Sewing Glossary

A decorative brass or wooden "handle" which slips onto the cords of a blind to cover the knotted ends.
Arched Valance:
A valance which is shaped at the lower edge, the sides being longer than the centre.
Austrian Blind:
A gathered blind made longer than necessary. The extra fabric forms ruching at the bottom.
Another word for binding.
A length of wood to attach a blind, pelmet or valance to a window frame.
Bed Valance:
A skirt covering the divan part of a bed.
A diagonal line across the fabric.
Bias Binding:
Strips of fabric cut on the bias.
A way of neatening a raw edge with a separate length of fabric.
Bishop's Sleeve Curtains:
Curtains that are made longer than necessary, tied tightly, pulled up and flounced over the tied section.
A single curtain with a fixed heading which pulls up from the bottom.
Bound Edge:
A way of neatening a raw edge using bias binding.
Box Pleats:
A row of folds in alternate directions. The extra fabric in the folds can be taken either to the front or the back for the desired effect.
A decorative trim.
Cotton or jute fabric for stiffening, sometimes come impregnated with glue.
A thick twisted fringe used for decoration.
Cafe Curtains:
A curtain made to fit the bottom half of a window only, to give privacy but to let in light.
Cased Heading:
A channel at the top of the curtain to thread a curtain rod through.
A stitched channel between two pieces of fabric to hold either a length of dowelling or a curtain rod.
Chain Weights:
A continuous chain of small heavy beads covered in a cotton casing used for lightweight fabrics.
A two pronged hook which is fixed to one side of the window frame to secure the cords when a blind is pulled up.
Combination Rods:
Two or three curtain tracks sharing one set of brackets. Used for a layered look of curtains and top treatments.
Contrast Lining:
A coloured fabric used as a lining when parts of it will show from the front.
Another word for Piping.
Another word for a Pelmet.
Cottage Blind:
Another word for a Cafe Curtain.
Usually two rectangles of fabric hung from a track or pole to decorate a window and give privacy.
Cut Width:
The width of fabric needed including seams or hems.
Double Fullness:
When each of a pair of curtains are the measured width of the window enabling curtains to drape in folds.
Double Hem:
Folding the fabric over twice in equal amounts i.e. a 2" double hem would need 4" of fabric.
A circular or oval length of wood or plastic attached to the back of a blind to keep the fabric flat.
Another name for curtains.
Dust Skirt / Ruffles:
Another name for a bed valance.
Envelope Curtains:
Casual curtains that do not pull back. The bottom inside corners are hooked back to let light in.
Face Fabric:
The main fabric that is used for the front. Sometimes called decorator or self fabric.
Festoon Blind:
Often confused with Austrian blinds the difference being that a Festoon blind is ruched from top to bottom.
Decorative ends of a curtain pole.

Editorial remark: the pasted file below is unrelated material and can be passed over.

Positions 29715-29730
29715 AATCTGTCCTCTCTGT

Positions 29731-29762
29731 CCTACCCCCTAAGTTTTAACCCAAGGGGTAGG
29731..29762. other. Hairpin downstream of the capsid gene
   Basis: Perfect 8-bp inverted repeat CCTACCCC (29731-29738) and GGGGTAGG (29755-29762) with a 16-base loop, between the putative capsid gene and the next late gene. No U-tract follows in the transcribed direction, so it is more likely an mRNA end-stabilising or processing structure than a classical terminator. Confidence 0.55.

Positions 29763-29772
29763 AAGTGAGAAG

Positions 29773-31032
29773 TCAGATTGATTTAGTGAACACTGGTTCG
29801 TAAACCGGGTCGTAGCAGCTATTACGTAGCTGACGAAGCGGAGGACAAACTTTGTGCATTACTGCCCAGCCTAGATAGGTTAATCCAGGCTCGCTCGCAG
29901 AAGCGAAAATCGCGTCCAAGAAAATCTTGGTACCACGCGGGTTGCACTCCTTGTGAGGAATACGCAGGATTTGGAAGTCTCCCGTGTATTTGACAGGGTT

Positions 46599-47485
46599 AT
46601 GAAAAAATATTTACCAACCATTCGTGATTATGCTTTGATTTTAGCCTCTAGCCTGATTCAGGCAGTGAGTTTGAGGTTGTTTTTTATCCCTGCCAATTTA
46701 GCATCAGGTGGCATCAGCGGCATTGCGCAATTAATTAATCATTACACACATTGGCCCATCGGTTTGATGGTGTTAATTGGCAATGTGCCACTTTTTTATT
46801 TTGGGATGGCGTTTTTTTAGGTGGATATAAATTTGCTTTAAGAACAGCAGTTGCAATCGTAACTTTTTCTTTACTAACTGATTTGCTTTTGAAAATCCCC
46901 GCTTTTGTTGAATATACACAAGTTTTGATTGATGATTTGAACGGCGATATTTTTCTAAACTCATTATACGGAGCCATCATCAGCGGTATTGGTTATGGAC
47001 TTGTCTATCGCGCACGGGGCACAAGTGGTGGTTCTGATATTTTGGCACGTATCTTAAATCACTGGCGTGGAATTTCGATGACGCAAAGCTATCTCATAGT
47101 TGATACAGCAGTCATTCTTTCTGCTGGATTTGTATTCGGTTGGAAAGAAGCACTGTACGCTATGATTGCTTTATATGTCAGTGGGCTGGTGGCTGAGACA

Finished Width:
The actual width after the treatment is finished and all allowances have been utilised.
A longer length of fabric gathered or pleated onto an edge for decoration.
Fullness Ratio:
This is the ratio of fabric width to the width of the window. Curtains are usually at least twice the window width.
The extra fabric above a cased heading which forms a frill.
Heading Tape:
A wide woven tape incorporating pockets for curtains hooks and gathering cords.
Hold Backs:
Decorative brass hooks or mushrooms fixed onto the wall to hold curtains back.
A soft fluffy fabric placed between the face fabric and lining to help insulation.
Inverted Pleat:
A flat pleat with the extra fabric to the wrong side.
The tail section of Swags and Tails.
Kick Pleats:
Similar to box pleats but the folds do not butt together at the back, making the pleats further apart.
Knife Pleats:
A row of folds all in the same direction.
A pelmet which extends down the side of the window.
Leading Edges:
The central vertical edges of a pair of curtains.
A way of folding the excess seam allowance to achieve a less bulky, sharp corner.
A one way direction of texture on a fabric such as velvet or corduroy. When using fabric with a nap all pieces must be cut with the nap in the same direction.
Pattern Repeat:
The amount one pattern is duplicated down the length of the fabric. Pattern repeat is one full pattern.
A double sided sticky card especially made for pelmets and tie backs, printed with various edge patterns.
A decorative way of concealing the top of curtains and curtain tracks. Usually a flat shaped panel which can be painted or covered with fabric.
Pelmet Board:
A horizontal wooden shelf from which a pelmet or valance is hung.
Pillow Sham:
A decorative pillow covering used during the daytime.
Piping Cord:
A fabric covered cord inserted to accentuate or decorate a seam.
Puddled Curtains:
Curtains made longer than necessary to allow them to puddle onto the floor.
Using fabric horizontally rather than vertically. Fabric without a directional design or nap can be railroaded to avoid seams in long lengths such as bed valances.
The sides of the window treatment that project from the wall.
Another name for a Frill.
A length of fabric which is neatened and draped across the top of a window treatment.
A way of stitching two pieces of fabric together.
Seam Allowance:
The amount of extra fabric added to make a seam.
The woven outside edge of the fabric.
The amount of space taken up by the curtains or draperies when they are open.
Tie Backs:
Stiffened shapes of fabric hooked onto the wall to hold curtains back.
A gathered, and sometimes shaped, mini curtain hung from a pelmet board to conceal the top of curtains or a curtain track.
The threads that run down the length of a woven fabric.
The threads that run across a woven fabric.
A strip of fabric sewn between the two sides of a cushion to give it more depth.

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